METHOD IV.—To use “there” as an introductory word, or "it" as the anticipative subject.
The beginning of the sentence is the usual place for the subject; now, to use the introductory “there or the anticipative subject "it" removes the real subject from the beginning, and thus emphasizes it.
The idiom “it is" introducing a sentence or a clause, is one of great value; yet it is a frequent source of ambiguity. Whenever doubt arises from its use, substitute for the impersonal verb, the corresponding noun; as, “It is asserted," "the assertion is made"; "It will be explained," “the explanation will be given."
DIRECTION.— Vary the following expressions by using the anticipative subject “There" or " It":
1. To twist iron anchors and braid cannons is as easy as to braid straw.
2. That paint costs nothing is a Dutch proverb. 3. None were so brave as he. 4. Some men are full of affection for themselves. 5. We crossed the Alleghanies just about daybreak. 6. Several of us are in the secret. 7. Much may be said in favor of our project. 8. For men to deceive is wrong. 9. To avoid harshness in such a case is not necessary. 10. That we only believe as deep as we live is curious.
II. For a man to rest in ignorance of the structure of his own body is a shame.
12. That the little mill can never resist this mighty rush of waters is plain enough.
13. What you ought to deny already exists. 14. To learn caution by the misfortunes of others is a good thing. 15. Anger seldom deprived him of power over himself. 16. He appeared to understand me well enough. 17. Judgment had better be deferred. 18. Probably the ship will sail to-morrow. 19. Hope soothes us under misfortune. 20. A poor exile of Erin came to the beach. 21. Faith, hope, and charity are three noble virtues. 22. Moral principles slumber in the souls of the most depraved. 23. Many able minds are considering this matter.
METHOD V.-To substitute the direct form of discourse for the indirect.
The direct form of speech gives the words of the speaker exactly as uttered by himself; the indirect form gives them as reported by another. In the direct form, the words of the statement must be inclosed in quotation marks; in the indirect, the marks are not used.
In substituting the indirect form of speech for the direct, the principal variations are:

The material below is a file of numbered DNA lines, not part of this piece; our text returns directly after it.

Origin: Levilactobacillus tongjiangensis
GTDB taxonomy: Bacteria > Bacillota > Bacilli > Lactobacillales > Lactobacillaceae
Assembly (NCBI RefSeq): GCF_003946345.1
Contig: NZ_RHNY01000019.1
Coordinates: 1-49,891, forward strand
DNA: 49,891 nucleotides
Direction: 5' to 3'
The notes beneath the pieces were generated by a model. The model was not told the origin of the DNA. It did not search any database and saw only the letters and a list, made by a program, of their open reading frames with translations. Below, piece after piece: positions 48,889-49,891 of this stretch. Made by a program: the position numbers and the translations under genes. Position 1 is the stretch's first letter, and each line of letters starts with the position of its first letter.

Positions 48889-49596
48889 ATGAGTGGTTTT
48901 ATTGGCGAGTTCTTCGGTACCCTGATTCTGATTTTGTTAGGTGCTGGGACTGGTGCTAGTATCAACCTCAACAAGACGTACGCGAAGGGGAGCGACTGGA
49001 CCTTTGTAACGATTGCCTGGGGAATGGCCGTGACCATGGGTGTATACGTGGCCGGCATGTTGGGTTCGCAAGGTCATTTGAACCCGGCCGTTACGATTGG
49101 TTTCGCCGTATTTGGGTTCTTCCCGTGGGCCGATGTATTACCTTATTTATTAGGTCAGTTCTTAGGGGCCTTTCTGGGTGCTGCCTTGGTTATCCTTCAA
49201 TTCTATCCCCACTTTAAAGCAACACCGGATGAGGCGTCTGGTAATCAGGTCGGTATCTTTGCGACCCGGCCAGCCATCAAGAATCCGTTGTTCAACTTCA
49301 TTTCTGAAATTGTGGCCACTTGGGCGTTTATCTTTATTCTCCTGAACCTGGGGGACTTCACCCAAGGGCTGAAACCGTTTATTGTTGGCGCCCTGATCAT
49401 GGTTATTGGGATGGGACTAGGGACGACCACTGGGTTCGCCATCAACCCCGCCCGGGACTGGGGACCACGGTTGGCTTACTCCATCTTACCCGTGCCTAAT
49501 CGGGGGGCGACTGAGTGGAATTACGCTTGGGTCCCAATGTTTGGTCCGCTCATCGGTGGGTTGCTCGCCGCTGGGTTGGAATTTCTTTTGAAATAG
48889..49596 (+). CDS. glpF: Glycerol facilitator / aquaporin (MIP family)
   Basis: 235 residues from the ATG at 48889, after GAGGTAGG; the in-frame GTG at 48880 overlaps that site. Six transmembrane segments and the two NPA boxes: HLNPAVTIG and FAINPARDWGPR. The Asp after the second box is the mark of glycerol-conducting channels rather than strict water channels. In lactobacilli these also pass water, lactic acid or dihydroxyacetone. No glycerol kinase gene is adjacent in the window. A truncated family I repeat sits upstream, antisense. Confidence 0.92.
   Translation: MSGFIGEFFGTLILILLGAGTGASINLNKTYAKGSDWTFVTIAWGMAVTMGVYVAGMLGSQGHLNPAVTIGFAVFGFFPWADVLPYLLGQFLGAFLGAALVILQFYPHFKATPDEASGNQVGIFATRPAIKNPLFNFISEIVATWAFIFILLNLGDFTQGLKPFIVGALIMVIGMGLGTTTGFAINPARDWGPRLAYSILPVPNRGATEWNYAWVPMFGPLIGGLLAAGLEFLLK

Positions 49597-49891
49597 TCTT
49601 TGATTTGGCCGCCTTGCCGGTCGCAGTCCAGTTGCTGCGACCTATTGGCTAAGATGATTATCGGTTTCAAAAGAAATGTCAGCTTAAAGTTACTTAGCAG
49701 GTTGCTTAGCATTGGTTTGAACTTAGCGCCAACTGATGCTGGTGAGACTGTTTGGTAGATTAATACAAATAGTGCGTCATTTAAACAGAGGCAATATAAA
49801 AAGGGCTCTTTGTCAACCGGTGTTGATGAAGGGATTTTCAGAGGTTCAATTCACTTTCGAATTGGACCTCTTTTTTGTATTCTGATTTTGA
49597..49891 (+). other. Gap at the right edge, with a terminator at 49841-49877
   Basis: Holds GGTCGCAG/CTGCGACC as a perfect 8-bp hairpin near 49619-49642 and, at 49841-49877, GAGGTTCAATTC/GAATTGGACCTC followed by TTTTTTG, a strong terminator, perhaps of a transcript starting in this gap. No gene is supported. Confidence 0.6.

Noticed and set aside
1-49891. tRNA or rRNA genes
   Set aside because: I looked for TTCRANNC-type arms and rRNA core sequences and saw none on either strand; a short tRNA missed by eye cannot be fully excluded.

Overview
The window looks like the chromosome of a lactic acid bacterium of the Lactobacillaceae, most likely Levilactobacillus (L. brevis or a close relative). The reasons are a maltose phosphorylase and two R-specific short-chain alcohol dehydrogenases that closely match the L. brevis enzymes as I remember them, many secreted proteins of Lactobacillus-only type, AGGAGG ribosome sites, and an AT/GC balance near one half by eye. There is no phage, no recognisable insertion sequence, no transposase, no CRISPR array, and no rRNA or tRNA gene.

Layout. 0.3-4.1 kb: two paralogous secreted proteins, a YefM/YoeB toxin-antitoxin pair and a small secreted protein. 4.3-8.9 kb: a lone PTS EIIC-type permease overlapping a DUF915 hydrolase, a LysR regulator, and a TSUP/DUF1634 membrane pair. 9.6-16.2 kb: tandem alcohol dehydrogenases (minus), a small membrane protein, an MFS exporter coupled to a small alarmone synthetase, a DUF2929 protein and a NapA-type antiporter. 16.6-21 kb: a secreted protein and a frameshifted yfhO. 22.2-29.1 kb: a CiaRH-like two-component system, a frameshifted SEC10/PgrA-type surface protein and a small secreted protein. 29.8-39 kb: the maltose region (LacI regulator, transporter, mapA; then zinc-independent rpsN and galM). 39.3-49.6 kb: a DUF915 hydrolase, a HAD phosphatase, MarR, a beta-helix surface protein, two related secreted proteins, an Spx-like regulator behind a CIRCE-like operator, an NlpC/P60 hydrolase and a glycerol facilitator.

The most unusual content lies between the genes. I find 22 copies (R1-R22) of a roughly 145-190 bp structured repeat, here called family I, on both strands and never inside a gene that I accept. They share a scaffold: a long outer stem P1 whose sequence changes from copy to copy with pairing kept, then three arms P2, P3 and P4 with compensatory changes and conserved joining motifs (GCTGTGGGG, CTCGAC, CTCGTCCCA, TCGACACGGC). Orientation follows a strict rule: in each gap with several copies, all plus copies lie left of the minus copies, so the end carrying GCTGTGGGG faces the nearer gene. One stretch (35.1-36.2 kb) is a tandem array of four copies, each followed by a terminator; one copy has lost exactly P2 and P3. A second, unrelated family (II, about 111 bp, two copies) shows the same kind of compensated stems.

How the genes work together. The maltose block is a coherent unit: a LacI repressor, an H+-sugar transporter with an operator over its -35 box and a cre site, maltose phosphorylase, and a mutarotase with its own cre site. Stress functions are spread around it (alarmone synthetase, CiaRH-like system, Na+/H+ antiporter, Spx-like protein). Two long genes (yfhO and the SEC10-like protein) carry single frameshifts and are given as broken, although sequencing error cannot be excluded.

(1) The first and second persons are changed to the third. (2) The present tense is changed to its corresponding past.
(3) The near demonstrative this is changed to the more remote that.
DIRECTION.- In the fol wing passages, vary the structure by substituting the direct form for the indirect, and the indirect for the direct :
1. Patrick Henry said that the war was inevitable, and that he was willing it should come. Then he repeated that he wished it to come.
2. The Senate, he observed, must have heard with pleasure, that Cæsar condemned the conspiracy.
3. When the Emperor signaled that he had no further charge to make, Augustus said, “Next time, when you give ear to information against honest men, take care that your informants are honest men themselves."
4. He told us that he had been thirty years employing his thoughts for the improvement of mankind.
5. “I beseech you, O Athenians," said Themistocles, “to betake yourselves to your ships; for I perceive that there is no longer any
6. Bion, seeing a person who was tearing the hair of his head for sorrow, said, “Does this man think that baldness is a remedy for grief?"
7. Down the long street he walked, as one who said that a town which boasted inhabitants like him could have no lack of good society.
8. A drunkard once reeled up to Whitefield with the remark, "Mr. Whitefield, I am one of your converts.” “I think it very likely," was the reply; "for I am sure you are none of God's.”
9. The Samnites told the Romans that there should be no peace in Italy till the forests were rooted up in which the Roman wolves had made themselves a covert.